Ugo Tognazzi

  1. Clint Eastwood, Per un pugno di dollari/A Fistful of Dollars, Italy-Spain-West Germany,1964.    After many dashed hopes, rising maestro Sergio Leone finally found a producer with money to spend…but onlyif the mainroles went to Toggnazi and (hot singer) Vianello.The producer actually thought that Sergio’s version of Kusosawa’s Yojimbo was… a big comedy.
  2. Franco Nero,  Bitka na Neretvi (US: The Battle of Neretva), Yugoslavia-Italy-West Germany, US, 1967.  For his country’s most expensive  movie  of his  three month 1943 battle(shot over 16 months!)  to rescue his country from Nazi occupation, the Yugoslav president Tito wanted  an international sta4r cast. And got it it: Bondarchuk, Brynner, Koscina, Welles, … but not Tognazzi, who was working . Tito didn’t get a UK release, either.

  3. Adriano Celentano, Le cinque giornate (US: The Five Days),  Italy, 1973.      When all the soldi went to the distributor of their Er Più, storia d’amore e di coltello, 1970, a furiousdirector Dario Argento and his producer-father, Salvatore, decided to work on their own.  With something in the same vein: an historical Milan comedy. With Nanni Loy directing Tognazzi. Except, Ugo was committed all over the place and Loy got tried of waiting. Plan B was Dario directing Celentano again. 
  4. Donald Sutherland, Il Casanova di Federico Fellini (Fellini’s Casanova), 1975.    With his second producer Andrea Rizzoli Rizzoli (son of La Dolce Vita producer Angelo Rizzoli) in 1974, Fellini shot tests of certain actors as the older Casanova – before settling for one actor  as young and old.  The testees were Tognazzi and Alain Cuny (from La Dolce Vita), Alberto Sordi (from the Italian maestro’s second movie, The White Sheik, 1952,  – and Vittorio Gassman, a previous Italian screen Casanova in Il Cavaliere misterioso, 1948. But never Marcello Mastroianni – who was later rewarded with an older Casanova in La nuit de Varennes, 1981, directed by his (and Fellini’s) old friend, Ettore Scola. Tognazzi’s (boisterous) test was seen in Scola’s wondrous film about his pal Fellini, Che strano chiamarsi Federico, 2013.   Fellini also saw but never tested the “pretentious and stupid” Gian Maria Volontè. Finally, all Italians were dropped as this was billed as Felliini’s first film in English.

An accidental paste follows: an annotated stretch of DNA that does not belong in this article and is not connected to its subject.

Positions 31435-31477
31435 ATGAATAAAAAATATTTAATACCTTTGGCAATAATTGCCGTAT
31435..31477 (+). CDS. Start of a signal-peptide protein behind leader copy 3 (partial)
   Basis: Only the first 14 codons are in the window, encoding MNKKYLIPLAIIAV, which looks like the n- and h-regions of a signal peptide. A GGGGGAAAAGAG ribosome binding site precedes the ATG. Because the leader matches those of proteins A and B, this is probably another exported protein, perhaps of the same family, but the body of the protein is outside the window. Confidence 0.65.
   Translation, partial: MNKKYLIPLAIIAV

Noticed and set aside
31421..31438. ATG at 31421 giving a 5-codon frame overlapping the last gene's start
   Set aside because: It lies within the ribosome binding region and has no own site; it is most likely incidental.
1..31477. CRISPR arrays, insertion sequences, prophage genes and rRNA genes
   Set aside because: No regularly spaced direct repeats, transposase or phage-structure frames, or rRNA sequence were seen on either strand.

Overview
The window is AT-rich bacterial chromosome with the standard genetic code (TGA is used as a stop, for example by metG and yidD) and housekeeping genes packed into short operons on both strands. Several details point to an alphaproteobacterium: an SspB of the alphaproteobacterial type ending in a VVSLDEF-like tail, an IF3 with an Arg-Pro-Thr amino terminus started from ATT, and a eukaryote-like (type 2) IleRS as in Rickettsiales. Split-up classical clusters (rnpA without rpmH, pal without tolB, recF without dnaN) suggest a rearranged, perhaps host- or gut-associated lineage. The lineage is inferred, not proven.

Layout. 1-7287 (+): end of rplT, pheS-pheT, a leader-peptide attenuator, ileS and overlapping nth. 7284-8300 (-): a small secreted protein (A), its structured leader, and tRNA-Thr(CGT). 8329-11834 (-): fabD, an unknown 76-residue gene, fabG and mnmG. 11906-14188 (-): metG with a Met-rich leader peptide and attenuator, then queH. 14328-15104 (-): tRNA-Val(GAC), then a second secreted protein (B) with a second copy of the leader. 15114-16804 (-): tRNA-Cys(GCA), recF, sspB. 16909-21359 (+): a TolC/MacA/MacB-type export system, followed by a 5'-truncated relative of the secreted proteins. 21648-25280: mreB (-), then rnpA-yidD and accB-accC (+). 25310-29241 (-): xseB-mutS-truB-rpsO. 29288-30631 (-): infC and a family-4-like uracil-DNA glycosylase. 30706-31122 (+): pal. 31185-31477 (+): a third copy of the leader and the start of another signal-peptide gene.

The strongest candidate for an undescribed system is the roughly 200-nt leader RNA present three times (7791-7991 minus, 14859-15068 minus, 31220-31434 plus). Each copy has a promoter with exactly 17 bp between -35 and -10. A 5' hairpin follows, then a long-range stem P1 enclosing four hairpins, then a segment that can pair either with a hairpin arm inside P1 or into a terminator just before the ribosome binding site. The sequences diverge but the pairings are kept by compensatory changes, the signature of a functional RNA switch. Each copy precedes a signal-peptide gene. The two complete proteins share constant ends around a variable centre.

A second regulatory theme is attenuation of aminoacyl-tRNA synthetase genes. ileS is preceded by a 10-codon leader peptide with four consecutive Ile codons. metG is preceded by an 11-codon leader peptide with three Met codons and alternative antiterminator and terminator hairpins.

5. Oleg Yankowskiy, Nostalghia, Italy-Russia, 1982.         Andrei Tarkovsky, hailed as the finest Russian film-maker since Sergei Eisenstein, was making his first film outside of the motherland. And that is what it and his future short life – was all about. “That state of mind peculiar to our nation which affects Russians far from their native land.” He never returned home  and “the stifling sense of longing that fills the screen was to become my lot for the rest of my life.” The narrative (or dream?) follows a Russian poet and his Italian translator researching the life of an 18th Century composer in Tuscany. The poet was planned for Kaidanowsky (barred from leaving Russia) or his Anatoliy Solonitsyn, who died prematurely from cancer. Italian money meant Marcello Mastroianni and Ugo Tonazzi had to be considered. There was a moment when the couple would be Jean-Louis Trintignant and Fanny Ardant but they switched to Truffaut’s finale, Vivement dimanche!  A lucky break for Yankowskiy, making up for 1976 when Tarkovsky had offered him merely Laertes in a Hamlet staging, with the main role (then as now) given to his greatest rival, Solonitsyn. The director made one more film before his death in France in 1986. Ingmar Bergman hailed him as “the most important director of all time…. the one who invented a new language, true to the nature of film, as it captures life as a reflection, life as a dream.”
  6. Freddie Jones, E la nava va/And The Ship Sails On, Italy, 1983.     On the European short-listdrawn up(literally) by the Italian maestro Federico Fellini.

 Birth year: 1922Death year: 1980Other name: Casting Calls:  6